17 were greatly diminished in international currency markets due to China s sell-off. 45 Second, such a move would diminish U.S. demand for Chinese imports, either through a rise in the value of the RMB against the dollar or a reduction in U.S. economic growth (especially if other foreign investors sold their U.S. asset holdings, and the United States was forced to raise interest rates in response). 46 It is estimated that nearly one quarter of Chinese exports went to the United States in A sharp reduction of U.S. imports from China could have a significant impact on China s economy, which heavily depends on exports for its economic growth (and is viewed by the government as a vital source of political stability). 47 Any major action by the Chinese government that destabilized (or further destabilized) the U.S. economy (whether deliberate or not) could provoke protectionist sentiment in the United States against China. One analyst described the financial interdependency between the United States and China as a kind of balance of financial terror. According to Derek Scissors, a Research Fellow with the Heritage Foundation: One area of concern in the U.S. is Chinese financial influence. As noted, Chinese investment is largely involuntary, a function of having a great deal of money and no place else to put it. This refines the usual analogy of banker and customer to one where the banker has a choice of "lending" to one particular customer for the better part of her business, or crafting an exceptionally large mattress. The influence is mutual. Who needs the other more varies with American and international financial conditions. The more money the U.S. borrows, the more the American economy needs the PRC. The more desirable Treasury bonds are, the more China needs us. The U.S. is planning to run a federal deficit of over $1 trillion but there has been a flight to quality and American Treasury bonds are highly desired. There is balance on this score. The PRC can exercise little or no leverage over American policy by virtue of its purchase of our bonds. However, Scissors goes on to state: There is future danger in the possibility that we will run sustained, gigantic deficits. The longer these last, the more likely it is that U.S. treasuries will become relatively less attractive, thereby tipping the balance of influence toward China. The U.S. could come to need Chinese purchases more than the PRC needs American bonds, yet another argument to control the federal budget. 48 Many analysts contend that the U.S. debt securities market is the only global market that is big enough to absorb a big part of China s large and growing FX holdings. Economic problems in Japan and Europe do not leave China with many alternatives for investing its massive FX reserves. According to Andrew Peaple, a writer for the Wall Street Journal: Some say China (...continued) imminent, it could minimize its losses by dumping its U.S. assets first. 45 Selling off U.S. dollar assets could cause the RMB to appreciate against the dollar, which would lower the value of remaining U.S. assets since the assets are dollar-denominated. 46 In addition, if a dollar collapse occurred, U.S. imports from other major trade partners would decline, which could slow their economies. This in turn could weaken their demand for Chinese products. 47 Although a falling dollar may harm China s short-term growth via reduced Chinese exports (and export sectorrelated employment), it would also improve China s terms of trade with the United States, raising China s overall consumption since it could now spend less to acquire the same amount of American goods (which would also create jobs in other sectors of the economy because of increased consumer purchasing power). 48 The Heritage Foundation, Testimony before the U.S.-China Economic and Security Review Commission on China's Role in the Origins of and Responses to the Global Recession, by Derek Scissors, Ph.D., March 3, 2009, available at Commission-on-Chinas-Role-in-the-Origins-of-and-Responses-to-the-Global-Recession. Congressional Research Service 14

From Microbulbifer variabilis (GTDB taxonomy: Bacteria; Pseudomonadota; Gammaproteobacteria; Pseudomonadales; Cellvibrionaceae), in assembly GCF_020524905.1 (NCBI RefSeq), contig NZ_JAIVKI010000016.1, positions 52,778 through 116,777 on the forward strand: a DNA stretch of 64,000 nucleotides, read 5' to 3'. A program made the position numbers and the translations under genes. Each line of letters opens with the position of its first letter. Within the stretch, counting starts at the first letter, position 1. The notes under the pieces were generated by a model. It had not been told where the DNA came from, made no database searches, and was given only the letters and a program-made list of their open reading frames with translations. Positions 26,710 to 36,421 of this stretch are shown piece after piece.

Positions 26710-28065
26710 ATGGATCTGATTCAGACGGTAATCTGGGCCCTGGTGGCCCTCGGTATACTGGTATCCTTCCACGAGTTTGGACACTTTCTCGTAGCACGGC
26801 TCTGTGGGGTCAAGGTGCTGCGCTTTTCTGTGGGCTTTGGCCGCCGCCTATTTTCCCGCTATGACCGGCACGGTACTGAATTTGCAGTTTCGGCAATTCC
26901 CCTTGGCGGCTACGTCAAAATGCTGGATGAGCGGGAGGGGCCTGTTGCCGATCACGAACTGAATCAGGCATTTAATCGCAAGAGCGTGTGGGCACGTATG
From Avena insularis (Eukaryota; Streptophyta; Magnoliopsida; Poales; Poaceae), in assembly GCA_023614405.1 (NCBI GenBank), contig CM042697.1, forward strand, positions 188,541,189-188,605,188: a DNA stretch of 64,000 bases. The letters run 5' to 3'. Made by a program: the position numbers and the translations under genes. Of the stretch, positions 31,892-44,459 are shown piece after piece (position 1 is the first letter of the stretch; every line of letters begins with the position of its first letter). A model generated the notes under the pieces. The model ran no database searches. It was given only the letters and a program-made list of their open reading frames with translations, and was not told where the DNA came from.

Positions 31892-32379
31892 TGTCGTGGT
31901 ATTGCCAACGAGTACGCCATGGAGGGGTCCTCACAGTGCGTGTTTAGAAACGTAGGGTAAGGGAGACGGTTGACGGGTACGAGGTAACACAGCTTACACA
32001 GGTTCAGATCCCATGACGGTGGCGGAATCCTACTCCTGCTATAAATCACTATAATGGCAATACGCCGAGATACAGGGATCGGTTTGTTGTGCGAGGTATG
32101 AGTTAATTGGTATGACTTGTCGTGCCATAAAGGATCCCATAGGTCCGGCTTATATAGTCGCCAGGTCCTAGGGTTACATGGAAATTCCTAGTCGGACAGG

18 could switch holdings into gold but that market's highly volatile, and not large enough to absorb more than a small proportion of China's reserves. It's not clear, meanwhile, that euro, or yendenominated debt is any safer, more liquid, or profitable than U.S. debt key criteria for China's leadership. 49 Legislation has been introduced in the 112 th Congress that would seek to assess the implications for the United States of China s ownership of U.S. debt. H.R (Sam Johnson) and S (Cornyn), both titled Foreign-Held Debt Transparency and Threat Assessment Act, would seek to increase the transparency of foreign ownership of U.S. debt instruments, especially in regard to China, in order to better assess the potential risks such holdings could pose for the United States. The bills state, for example, that under certain circumstances, China s holdings of U.S. debt could give it a tool with which it can try to manipulate U.S. domestic and foreign policymaking, including the U.S. relationship with Taiwan; and that China could attempt to destabilize the U.S. economy by rapidly divesting large portions of its holdings of U.S. debt instruments. The bills would require the President to issue a quarterly report on foreign holders of U.S. debt instruments, which would include a breakdown of foreign ownership by country of domicile and by the type of creditor (i.e., public, quasi-public, private); an analysis of the country s purpose and long-term intentions in regard to its U.S. debt holdings; an analysis of the current and foreseeable risks to U.S. national security and economic stability of each nation s U.S. debt holdings; and a determination whether such risks are acceptable or unacceptable. If the President determined that a foreign country s holdings of U.S. debt instruments were an unacceptable risk, he would be required to formulate an action plan to reduce that risk. The conference report accompanying the National Defense Authorization Act of FY2012 (H.R. 1540, P.L ) included a provision requiring the Secretary of Defense to conduct a national security risk assessment of U.S. federal debt held by China. The Secretary of Defense issued a report in July 2012, stating that attempting to use U.S. Treasury securities as a coercive tool would have limited effect and likely would do more harm to China than to the United States. As the threat is not credible and the effect would be limited even if carried out, it does not offer China deterrence options, whether in the diplomatic, military, or economic realms, and this would remain true both in peacetime and in scenarios of crisis or war. 49 Wall Street Journal, China's Limited Options on Treasurys, March 16, 2009, available at Congressional Research Service 15